5 First-Time Entrepreneur Mistakes That Can Cost You

When they do things right, entrepreneurs can change the world. Building a fantastic blog that generates thousands of visitors per week and creating backlinks that drive the site to the top of Google’s rankings are examples of how this can happen.

But most of them also commit many mistakes. Take a look at the list of five classic errors below and decide whether you could be committing any of them. (But don’t worry: You have plenty of time to correct your course!)

Dismissing Market Risk

One of the biggest ways in which companies fail is when they downplay or dismiss market risk. Many entrepreneurs spend too much time and money designing the perfect tech platform, but not enough on whether the platform provides actual business value.

To put this another way, many new firms burn through most of their cash with a piece of technology that needs a solution. But if you’re wrong about the market, this could put you out of business.

A better approach for the wise entrepreneur is to allot several months to talk to potential customers in order to understand what they need and want. Then you can try to provide it to them.

Acting Like You Know It All

Pretending you have all the answers is rarely the behavior of a successful entrepreneur. Instead, everyone at the top of your firm should try to remain humble, and open to learning and experiencing things that can drive the company forward.

When you’re a brand-new entrepreneur, there’s nothing wrong with not having all the answers. But if you need help to get your company going, go ahead and ask others for it.

There’s probably someone in your network who can give you the help and answers you need. All you need to do is ensure that the person has the skill and knowledge to provide advice in the areas where you need help.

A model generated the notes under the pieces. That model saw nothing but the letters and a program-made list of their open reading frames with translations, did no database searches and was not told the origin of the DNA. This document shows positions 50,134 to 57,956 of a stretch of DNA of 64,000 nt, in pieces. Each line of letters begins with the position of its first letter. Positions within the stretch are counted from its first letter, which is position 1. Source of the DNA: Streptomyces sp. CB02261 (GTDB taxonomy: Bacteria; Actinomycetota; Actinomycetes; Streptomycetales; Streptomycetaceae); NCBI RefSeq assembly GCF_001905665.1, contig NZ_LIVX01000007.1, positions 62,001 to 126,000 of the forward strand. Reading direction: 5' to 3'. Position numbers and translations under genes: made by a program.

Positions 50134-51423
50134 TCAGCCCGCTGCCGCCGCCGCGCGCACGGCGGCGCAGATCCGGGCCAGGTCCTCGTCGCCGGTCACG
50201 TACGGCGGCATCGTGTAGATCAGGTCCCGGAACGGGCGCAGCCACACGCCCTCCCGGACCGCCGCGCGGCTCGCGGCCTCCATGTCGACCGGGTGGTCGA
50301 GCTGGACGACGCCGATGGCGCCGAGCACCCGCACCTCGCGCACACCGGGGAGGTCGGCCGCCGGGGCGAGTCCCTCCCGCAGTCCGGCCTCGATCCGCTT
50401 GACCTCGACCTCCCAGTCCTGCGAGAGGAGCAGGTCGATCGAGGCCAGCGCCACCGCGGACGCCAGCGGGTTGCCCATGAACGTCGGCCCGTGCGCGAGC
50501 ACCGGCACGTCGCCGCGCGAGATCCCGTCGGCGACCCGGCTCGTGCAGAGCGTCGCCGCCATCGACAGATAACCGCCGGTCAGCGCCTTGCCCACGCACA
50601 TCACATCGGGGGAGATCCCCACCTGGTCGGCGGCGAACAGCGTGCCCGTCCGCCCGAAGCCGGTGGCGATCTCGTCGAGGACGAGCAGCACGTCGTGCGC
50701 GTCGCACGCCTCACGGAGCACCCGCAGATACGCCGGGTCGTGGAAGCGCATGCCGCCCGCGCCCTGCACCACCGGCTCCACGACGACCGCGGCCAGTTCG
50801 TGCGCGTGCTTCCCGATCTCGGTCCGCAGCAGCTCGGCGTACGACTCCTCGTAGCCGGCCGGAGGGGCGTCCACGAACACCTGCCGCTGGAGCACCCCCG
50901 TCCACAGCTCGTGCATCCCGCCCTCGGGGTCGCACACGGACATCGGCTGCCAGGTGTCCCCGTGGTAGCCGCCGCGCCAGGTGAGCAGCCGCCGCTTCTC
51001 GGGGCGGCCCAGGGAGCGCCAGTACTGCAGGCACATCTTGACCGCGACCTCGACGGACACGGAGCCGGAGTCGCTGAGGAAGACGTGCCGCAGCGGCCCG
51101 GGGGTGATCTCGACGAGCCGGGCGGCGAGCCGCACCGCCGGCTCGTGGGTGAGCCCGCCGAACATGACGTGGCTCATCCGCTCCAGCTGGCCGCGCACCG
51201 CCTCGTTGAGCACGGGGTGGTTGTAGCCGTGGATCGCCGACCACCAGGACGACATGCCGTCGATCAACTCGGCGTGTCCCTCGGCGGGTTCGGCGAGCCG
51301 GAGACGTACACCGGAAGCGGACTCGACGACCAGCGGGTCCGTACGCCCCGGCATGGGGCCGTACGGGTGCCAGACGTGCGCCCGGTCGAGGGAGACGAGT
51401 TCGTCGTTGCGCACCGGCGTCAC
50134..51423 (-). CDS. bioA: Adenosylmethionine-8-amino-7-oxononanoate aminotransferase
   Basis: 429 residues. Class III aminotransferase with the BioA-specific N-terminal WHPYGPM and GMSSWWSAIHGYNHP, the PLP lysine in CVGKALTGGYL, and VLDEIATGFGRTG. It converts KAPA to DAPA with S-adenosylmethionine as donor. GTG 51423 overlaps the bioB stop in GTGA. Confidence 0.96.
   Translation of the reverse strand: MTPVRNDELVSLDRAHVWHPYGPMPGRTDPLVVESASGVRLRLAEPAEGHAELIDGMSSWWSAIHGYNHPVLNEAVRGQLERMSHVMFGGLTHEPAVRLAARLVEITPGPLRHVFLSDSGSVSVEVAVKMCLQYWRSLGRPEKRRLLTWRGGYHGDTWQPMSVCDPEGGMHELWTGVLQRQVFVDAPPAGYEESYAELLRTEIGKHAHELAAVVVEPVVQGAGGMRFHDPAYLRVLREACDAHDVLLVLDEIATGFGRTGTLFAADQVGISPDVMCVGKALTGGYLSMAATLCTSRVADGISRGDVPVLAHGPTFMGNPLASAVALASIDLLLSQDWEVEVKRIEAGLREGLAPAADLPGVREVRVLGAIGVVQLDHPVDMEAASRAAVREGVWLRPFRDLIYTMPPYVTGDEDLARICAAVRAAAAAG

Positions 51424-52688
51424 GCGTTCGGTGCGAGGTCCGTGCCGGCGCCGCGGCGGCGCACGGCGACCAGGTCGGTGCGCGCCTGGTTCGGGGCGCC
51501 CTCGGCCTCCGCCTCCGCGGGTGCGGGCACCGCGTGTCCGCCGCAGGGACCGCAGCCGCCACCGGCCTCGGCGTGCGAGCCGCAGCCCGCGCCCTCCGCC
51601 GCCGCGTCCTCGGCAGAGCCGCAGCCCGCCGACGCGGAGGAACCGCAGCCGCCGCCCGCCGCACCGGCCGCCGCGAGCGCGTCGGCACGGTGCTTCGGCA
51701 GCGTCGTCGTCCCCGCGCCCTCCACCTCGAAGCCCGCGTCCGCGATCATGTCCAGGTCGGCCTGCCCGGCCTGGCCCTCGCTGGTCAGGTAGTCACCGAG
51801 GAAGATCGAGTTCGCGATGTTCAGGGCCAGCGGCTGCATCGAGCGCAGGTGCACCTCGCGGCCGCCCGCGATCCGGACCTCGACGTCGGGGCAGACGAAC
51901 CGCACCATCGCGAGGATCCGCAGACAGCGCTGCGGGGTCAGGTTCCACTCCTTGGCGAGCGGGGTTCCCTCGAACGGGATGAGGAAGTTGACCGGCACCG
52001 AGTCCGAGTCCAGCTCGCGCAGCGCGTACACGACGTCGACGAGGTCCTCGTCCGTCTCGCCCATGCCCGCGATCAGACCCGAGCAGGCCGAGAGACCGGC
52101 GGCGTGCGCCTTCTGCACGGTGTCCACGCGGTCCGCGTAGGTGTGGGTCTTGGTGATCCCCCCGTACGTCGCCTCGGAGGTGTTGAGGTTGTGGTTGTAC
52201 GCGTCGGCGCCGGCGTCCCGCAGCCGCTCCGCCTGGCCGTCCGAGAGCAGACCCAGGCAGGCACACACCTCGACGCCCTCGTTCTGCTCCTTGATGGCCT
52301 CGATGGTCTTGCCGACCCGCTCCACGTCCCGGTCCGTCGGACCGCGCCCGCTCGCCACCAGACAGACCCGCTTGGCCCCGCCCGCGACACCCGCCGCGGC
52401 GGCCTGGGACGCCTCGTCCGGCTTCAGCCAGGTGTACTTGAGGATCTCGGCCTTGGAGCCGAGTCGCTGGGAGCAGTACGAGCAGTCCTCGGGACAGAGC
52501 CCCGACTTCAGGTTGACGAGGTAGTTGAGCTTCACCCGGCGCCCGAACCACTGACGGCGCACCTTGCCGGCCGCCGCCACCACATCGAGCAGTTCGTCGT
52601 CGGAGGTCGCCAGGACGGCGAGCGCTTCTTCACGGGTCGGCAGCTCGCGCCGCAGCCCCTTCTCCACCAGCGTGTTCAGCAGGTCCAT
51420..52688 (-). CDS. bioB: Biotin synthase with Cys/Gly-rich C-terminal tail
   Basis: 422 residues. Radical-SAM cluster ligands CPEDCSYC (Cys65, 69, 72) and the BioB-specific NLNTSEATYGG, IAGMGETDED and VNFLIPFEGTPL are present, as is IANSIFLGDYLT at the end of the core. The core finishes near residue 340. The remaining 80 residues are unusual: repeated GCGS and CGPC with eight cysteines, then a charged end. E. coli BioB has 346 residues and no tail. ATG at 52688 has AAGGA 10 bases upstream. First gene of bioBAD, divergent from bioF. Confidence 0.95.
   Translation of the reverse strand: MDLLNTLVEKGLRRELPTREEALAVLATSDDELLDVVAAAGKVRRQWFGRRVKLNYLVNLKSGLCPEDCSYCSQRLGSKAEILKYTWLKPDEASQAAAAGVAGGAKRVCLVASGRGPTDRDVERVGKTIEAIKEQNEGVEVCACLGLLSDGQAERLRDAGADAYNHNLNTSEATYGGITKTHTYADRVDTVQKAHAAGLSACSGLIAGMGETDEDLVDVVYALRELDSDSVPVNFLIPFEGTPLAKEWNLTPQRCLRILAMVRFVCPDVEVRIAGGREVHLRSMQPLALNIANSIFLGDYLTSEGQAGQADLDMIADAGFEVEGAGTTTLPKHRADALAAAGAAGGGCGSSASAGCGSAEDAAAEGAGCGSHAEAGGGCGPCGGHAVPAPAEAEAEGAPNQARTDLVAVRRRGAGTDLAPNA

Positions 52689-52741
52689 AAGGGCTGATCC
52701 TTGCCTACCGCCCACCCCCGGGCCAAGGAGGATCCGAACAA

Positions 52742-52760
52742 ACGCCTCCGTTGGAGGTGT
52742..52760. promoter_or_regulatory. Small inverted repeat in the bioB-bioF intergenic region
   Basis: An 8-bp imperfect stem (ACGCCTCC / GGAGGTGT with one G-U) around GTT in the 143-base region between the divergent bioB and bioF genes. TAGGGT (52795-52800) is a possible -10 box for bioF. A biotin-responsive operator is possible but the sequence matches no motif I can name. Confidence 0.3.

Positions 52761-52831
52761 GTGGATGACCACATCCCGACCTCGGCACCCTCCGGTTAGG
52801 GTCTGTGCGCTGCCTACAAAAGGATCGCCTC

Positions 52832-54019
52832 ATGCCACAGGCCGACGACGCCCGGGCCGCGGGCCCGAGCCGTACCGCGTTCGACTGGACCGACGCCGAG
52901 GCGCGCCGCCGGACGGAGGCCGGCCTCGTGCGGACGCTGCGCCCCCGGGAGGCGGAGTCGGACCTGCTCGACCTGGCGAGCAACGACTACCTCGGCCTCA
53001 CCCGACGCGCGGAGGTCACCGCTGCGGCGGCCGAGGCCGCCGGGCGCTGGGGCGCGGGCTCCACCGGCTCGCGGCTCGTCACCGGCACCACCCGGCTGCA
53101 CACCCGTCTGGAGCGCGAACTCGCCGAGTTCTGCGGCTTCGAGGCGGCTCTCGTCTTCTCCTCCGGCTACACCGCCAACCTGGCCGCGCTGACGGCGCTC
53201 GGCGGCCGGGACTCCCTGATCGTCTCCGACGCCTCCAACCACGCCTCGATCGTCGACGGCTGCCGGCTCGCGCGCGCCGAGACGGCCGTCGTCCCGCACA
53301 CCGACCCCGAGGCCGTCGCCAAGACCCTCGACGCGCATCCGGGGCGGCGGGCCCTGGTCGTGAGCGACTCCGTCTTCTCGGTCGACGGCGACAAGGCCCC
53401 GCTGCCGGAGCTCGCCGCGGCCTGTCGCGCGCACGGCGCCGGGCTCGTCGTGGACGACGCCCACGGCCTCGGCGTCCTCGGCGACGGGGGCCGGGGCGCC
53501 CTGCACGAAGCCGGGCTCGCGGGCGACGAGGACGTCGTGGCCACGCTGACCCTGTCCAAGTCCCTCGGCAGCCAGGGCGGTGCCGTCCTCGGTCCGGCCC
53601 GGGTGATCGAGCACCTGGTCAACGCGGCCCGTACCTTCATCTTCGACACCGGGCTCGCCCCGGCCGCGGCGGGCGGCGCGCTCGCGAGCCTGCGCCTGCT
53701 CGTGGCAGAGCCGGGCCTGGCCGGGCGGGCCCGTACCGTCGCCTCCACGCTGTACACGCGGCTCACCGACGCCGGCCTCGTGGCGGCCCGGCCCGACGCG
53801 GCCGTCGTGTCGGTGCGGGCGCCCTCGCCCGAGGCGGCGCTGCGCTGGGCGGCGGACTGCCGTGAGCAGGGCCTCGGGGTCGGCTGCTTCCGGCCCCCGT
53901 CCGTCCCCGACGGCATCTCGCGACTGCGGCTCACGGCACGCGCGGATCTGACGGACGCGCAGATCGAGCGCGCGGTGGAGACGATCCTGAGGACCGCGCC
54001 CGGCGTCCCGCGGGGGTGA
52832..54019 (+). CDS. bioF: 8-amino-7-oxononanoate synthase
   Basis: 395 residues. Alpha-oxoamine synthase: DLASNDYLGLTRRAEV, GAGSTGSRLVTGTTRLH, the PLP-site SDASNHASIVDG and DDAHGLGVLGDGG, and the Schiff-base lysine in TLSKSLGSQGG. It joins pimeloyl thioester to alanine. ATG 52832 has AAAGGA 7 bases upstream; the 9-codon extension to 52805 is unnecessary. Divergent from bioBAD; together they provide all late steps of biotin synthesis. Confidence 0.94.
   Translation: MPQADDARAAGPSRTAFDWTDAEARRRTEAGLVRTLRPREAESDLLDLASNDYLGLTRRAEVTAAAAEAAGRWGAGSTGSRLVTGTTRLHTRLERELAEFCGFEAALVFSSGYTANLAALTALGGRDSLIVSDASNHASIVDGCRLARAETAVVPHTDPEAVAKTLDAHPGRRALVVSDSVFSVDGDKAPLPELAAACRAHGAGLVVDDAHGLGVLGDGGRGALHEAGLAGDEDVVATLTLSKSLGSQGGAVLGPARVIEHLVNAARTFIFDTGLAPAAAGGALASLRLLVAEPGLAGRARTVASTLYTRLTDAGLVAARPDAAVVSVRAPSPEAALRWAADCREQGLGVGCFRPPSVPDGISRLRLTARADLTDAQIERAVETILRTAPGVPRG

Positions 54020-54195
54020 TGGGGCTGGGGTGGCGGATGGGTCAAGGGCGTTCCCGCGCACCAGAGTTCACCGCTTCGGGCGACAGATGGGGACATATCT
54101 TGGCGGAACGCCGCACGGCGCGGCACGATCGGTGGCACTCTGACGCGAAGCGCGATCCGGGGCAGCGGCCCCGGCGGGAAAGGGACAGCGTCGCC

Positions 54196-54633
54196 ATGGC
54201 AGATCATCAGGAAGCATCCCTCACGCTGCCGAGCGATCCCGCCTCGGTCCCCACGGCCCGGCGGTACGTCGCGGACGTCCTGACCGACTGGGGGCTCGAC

Not Vetting Your Co-Founders

Many entrepreneurs require financial assistance to get the company off the ground, so they accept co-founders. But you need to ensure that your co-founders have the necessary skill and knowledge to fu;fill their roles, or the operation will fail.

You should assess each co-founder as fully as you would your marketing director or HR representative. (You did, didn’t you?)

Ignoring Vital Feedback

When you are launching your company, you should seek ongoing feedback from clients, customers, vendors, and employees. If you pick up any warning signs about problems with a product, you’d be crazy to ignore it.

Of course, most issues that turn up early in your company’s existence should be readily correctable, but you have to be willing to listen.

Lacking a Financial Cushion

When you start your company, you’ll have to provide nearly all its resources and effort nearly all the time. During this period, you need to have sufficient financing to cover the overhead expenses for a few months or even a year or more, or other earnings from a second source of income.

When you consider a new project, it can be smart to combine it with your more profitable activities for a while. Over time, you would hope to generate profits with both.

For example, if you monetize your blog, you may not see much revenue for months. But you might be able to realize income by writing for other blogs and using that money to cover your overhead expenses and furnish the resources to get your blog to progress to the point of income generation.

Many entrepreneurs fail when they launch a new venture, but if you are clever and avoid some of the common pitfalls, you may be one of the ones who becomes a success. And if the first venture fails, it’s ok!

Honestly, not a few entrepreneurs have experienced several failures before they hit on the one that brought success.




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